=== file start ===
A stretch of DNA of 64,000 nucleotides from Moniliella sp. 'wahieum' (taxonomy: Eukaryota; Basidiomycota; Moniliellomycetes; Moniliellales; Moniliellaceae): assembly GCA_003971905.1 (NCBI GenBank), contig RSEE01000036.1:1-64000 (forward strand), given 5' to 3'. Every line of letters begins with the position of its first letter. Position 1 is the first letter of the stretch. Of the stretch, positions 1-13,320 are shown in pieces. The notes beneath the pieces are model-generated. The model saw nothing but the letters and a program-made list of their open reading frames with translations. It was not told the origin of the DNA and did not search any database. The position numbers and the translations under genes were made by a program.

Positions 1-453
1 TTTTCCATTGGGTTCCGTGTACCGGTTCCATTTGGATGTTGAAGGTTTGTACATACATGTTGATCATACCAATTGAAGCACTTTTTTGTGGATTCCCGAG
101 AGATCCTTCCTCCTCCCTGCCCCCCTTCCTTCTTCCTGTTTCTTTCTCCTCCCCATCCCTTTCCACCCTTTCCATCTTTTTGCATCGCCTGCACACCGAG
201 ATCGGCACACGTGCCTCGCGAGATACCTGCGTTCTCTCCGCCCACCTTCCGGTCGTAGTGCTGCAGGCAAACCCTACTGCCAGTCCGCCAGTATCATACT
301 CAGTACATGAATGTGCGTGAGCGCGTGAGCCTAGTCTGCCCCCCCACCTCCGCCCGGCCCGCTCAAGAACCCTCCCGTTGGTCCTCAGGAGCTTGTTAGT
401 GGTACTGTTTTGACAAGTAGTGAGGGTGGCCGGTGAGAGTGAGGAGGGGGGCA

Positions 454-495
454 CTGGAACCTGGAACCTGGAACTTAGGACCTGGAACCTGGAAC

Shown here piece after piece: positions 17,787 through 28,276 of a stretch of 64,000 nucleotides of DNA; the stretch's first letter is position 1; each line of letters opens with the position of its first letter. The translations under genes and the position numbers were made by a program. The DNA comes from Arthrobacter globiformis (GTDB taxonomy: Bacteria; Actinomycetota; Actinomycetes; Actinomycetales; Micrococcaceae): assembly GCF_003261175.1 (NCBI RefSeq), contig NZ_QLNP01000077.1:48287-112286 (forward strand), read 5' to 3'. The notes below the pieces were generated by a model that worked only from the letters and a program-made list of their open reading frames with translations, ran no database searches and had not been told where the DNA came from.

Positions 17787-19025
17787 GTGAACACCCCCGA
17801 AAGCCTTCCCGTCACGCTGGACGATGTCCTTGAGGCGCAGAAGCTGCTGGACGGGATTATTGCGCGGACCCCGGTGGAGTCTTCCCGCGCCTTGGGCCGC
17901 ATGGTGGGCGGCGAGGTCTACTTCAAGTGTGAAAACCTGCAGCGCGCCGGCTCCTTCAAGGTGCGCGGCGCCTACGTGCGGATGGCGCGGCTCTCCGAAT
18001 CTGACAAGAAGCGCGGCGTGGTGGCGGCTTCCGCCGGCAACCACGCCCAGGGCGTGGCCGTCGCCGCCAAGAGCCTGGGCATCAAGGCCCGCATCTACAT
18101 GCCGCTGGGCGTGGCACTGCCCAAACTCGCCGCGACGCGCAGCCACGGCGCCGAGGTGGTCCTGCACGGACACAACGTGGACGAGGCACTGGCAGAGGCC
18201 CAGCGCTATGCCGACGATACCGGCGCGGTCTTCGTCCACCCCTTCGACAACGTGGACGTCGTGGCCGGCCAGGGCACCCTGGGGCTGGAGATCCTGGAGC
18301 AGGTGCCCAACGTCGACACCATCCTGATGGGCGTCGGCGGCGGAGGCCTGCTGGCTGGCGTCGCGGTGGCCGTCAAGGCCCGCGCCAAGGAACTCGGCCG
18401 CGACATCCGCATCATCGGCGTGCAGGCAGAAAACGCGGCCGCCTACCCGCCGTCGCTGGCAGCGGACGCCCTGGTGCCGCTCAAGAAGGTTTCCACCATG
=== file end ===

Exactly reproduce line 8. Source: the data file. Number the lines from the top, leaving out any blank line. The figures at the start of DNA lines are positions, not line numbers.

Positions 454-495